Leadership & Power

Contrary to popular opinion I do not think power corrupts. Rather, I think power shows you the true nature of most people, most leaders.

Power allows leaders the opportunity to exercise their inmost mores and ethos with little to no constraint. The more power, the more of the real person you see in a leader.

This is a frightening way to look at power but perhaps a more honest way. Leaders, like all people, have contraints placed upon them and these constraints are myriad – the public eye, the board of directors, fellow employees, partners, policies and procedures, market dynamics. the legal system, culture, etc.

All of these things serve to restrain leaders (and others) to operate within a certain, dependable framework.

The more power one builds however the more flexible these systems, walls and constraints become. This is fine for a leader such as Mahatma Ganghi or Martin Luther King Jr. They tend to use their power toward what we would define broadly as “the greater good” although even King had relational boundary issues that became evident with the authority that arose.

Put that power into the hands of a young artist named Adolph Hitler or a young  communist idealist named Josef Stalin and millions upon millions die.

Power does not corrupt – power unleashes what is within.

A wise leader recognizes their inner darkness and seeks boundaries in the form of close advisors and structures or policies that constrain them in certain ways leading to greater accountability.

As I have written before such constraints or boundaries do not limit but rather they unleash a creative spirit that would not otherwise rise up in an unfettered environment.

Leadership: The Low Hanging Fruit

There is a temptation when taking over an organization for leaders to attack the biggest, most formiddable problems immediately facing them.

One of the problems with this approach, however practical it may seem, is that an inordinate amount of time and resources can be poured into such initiatives preventing a leader from having time to get the lay of the land and strategize an appropriate response.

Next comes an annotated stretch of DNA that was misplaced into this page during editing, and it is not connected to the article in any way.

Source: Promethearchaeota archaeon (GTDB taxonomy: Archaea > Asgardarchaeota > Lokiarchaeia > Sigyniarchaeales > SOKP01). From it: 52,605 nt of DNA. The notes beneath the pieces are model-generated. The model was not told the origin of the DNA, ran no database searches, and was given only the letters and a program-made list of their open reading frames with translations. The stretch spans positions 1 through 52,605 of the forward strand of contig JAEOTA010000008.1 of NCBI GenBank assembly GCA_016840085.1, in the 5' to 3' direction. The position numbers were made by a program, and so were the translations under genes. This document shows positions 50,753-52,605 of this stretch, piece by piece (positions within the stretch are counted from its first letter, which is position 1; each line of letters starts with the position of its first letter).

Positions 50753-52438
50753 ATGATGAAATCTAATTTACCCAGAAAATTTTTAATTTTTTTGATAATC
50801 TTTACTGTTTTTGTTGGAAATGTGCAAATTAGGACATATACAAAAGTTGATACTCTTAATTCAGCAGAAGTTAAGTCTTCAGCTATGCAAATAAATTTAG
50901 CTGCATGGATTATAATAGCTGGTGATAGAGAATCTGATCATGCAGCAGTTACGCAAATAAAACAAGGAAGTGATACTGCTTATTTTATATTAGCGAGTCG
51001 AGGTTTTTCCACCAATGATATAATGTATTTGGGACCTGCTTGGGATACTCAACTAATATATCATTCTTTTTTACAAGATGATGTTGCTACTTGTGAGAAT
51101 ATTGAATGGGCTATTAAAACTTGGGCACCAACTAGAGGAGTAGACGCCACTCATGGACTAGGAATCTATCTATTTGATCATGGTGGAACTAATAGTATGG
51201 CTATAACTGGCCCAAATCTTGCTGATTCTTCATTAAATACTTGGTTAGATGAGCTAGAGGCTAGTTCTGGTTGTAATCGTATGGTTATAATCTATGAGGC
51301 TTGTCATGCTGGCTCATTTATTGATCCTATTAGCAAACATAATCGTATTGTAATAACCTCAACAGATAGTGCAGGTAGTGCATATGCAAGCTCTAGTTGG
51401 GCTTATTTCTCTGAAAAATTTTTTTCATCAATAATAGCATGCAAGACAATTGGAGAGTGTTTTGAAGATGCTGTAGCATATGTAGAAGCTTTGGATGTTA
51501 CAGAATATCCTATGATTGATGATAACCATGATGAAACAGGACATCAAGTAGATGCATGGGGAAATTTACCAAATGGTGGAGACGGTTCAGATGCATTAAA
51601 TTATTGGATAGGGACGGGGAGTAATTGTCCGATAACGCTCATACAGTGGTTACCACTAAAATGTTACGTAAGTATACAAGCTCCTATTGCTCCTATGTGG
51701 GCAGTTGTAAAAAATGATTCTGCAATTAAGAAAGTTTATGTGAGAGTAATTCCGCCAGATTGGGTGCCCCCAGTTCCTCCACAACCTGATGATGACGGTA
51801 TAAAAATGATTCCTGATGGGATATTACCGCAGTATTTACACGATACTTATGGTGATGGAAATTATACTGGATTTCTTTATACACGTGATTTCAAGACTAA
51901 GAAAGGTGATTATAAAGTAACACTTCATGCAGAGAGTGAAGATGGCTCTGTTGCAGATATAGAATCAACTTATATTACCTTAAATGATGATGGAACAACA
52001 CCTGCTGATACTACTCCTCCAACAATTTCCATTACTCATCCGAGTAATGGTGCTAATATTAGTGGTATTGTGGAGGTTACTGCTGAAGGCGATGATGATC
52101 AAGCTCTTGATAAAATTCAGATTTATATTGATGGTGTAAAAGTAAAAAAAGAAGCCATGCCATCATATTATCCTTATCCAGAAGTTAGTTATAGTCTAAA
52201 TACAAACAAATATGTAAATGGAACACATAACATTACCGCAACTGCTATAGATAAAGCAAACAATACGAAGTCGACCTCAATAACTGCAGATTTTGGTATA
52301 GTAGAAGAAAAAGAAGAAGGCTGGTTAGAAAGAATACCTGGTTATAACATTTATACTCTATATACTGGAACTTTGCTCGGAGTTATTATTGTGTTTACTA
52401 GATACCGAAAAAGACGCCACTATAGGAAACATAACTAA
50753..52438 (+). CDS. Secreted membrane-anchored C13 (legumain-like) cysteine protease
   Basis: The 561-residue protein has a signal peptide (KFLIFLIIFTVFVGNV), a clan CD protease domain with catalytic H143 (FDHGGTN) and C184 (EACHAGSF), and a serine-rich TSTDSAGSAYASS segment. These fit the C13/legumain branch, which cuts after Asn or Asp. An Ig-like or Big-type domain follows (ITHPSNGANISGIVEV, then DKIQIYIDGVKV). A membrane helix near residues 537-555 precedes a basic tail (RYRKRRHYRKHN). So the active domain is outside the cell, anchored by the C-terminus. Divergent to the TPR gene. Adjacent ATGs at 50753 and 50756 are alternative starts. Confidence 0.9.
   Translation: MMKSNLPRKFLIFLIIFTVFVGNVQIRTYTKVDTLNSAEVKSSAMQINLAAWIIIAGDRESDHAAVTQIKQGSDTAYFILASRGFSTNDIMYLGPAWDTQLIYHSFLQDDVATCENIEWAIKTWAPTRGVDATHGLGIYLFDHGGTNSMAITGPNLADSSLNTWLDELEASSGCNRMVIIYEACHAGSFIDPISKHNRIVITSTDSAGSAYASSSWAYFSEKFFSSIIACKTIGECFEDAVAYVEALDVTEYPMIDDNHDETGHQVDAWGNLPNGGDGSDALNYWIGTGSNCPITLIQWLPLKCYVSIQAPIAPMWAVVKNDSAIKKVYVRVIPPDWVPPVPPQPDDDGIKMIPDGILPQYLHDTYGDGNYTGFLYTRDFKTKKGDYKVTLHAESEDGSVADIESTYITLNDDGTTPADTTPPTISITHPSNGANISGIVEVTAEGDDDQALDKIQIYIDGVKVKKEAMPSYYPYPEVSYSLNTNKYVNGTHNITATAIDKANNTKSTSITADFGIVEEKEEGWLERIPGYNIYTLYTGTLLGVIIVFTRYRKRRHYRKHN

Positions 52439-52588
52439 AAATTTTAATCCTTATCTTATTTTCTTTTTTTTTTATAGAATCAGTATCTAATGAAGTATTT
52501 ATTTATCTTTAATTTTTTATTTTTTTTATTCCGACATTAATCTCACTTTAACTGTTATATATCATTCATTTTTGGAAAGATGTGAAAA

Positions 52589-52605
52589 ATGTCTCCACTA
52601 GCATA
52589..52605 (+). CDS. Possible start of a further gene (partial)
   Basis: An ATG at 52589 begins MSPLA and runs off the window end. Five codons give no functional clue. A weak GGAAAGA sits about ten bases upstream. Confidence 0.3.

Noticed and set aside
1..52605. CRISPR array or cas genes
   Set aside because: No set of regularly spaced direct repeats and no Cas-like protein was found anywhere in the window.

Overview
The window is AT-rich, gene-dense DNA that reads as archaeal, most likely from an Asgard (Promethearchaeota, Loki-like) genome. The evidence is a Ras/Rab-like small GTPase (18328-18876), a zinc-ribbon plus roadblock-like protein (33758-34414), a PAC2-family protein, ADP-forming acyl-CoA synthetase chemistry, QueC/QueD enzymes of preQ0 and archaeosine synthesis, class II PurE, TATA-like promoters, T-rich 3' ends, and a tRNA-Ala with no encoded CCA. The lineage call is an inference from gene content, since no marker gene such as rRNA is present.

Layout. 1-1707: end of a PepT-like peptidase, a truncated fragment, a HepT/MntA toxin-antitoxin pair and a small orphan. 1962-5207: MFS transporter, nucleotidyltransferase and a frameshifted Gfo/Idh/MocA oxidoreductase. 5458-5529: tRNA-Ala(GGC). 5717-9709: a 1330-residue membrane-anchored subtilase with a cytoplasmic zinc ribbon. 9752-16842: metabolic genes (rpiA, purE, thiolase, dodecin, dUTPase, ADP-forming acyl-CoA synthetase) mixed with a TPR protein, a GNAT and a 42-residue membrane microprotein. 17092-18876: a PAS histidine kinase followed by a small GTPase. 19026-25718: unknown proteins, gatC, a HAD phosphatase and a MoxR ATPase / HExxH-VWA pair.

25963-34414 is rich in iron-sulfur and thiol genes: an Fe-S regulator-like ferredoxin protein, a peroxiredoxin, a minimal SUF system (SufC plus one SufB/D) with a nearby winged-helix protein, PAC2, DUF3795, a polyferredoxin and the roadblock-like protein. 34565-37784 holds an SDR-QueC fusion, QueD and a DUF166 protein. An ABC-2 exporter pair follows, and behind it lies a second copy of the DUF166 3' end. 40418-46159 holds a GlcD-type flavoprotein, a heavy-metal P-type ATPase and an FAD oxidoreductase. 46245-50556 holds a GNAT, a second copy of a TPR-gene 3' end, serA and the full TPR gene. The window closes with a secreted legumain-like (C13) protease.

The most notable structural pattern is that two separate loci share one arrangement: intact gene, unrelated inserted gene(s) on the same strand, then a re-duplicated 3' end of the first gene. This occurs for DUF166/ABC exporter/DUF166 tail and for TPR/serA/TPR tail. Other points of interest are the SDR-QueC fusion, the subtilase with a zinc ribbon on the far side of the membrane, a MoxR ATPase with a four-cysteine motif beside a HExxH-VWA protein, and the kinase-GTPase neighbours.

Enormous problems should not be reactively, instinctively responded to. They need to be well understood before efforts are made to tackle them. More often then not when a leader becomes focused on the one or two huge issues before them  a hundred small, easy to deal with annoyances are ignored and allowed to fester and corrode.

After a great deal of time the large problem may be dealt with but the leader becomes overwhelmed when she/he turns around only to see countless other enormous issues that started out small but grew in silence, unobserved and ignored.

NEVER ignore the little things, if you do, you do so at your’s and your organization’s peril.

Clear away the tangled brush of these small, easy to manage issues while they are still easy to manage BEFORE you take a chainsaw to the huge rotting tree they surround.

Or, if you want another analogy, gather the low-hanging fruit before you grab the 10 meter ladder and try for the fruit at the top of the tree. Trust me – you and your organization will be better for it.

A Wise King: a parable

A King (or Queen) has ascended to the throne only to find the affairs of the kingdom neglected and the court in utter chaos.

When asked why, no one could say for sure what happened or how it happened. The Lords pointed fingers at the previous ruler and advisors who had moved on etc. but ultimately the circumstance remained bleak.

What’s a wise King to do?

As is often the case the King leaned over to his Fool and asked for his take.

“My Lord,” he says. “You are wiser than I but have heard tell a story that may help.

Once there was a King who commissioned a new Navy. Leaders were chosen to head up work teams and find the best shipwrights in the land and the finest materials. On the day of launch all 100 new vessels were commissioned and pressed into service under great pomp and ceremony. Within 100 yards of the docks each ship, to a one, sank into the sea.

Well of course this was a huge embarassment as you can imagine and the furious King had his advisors brought in to be questioned. All of them, to a one, had wondrous and profound reasons for why the ships sank. The materials were blamed. The purchasers were incompetant. The shipwrights were lazy…on and on it went until it was clear no satisfactory answer was ever to be found.”

“What did this King do?” the King inquired of the Fool.

“I know not my Lord, but I can say this – it would have been madness for a King to do the same thing again, with the same people, and expect different results.”

The King pondered this for a while before calling his advisors in and relieving them all, to a one, of their duties.

Afterward when the throne room was empty the King leaned toward his Fool and said simply – “find me advisors who know nothing of the past and only look forward.”

“Indeed,” the Fool said, “my Lord is most wise” and with these words he left.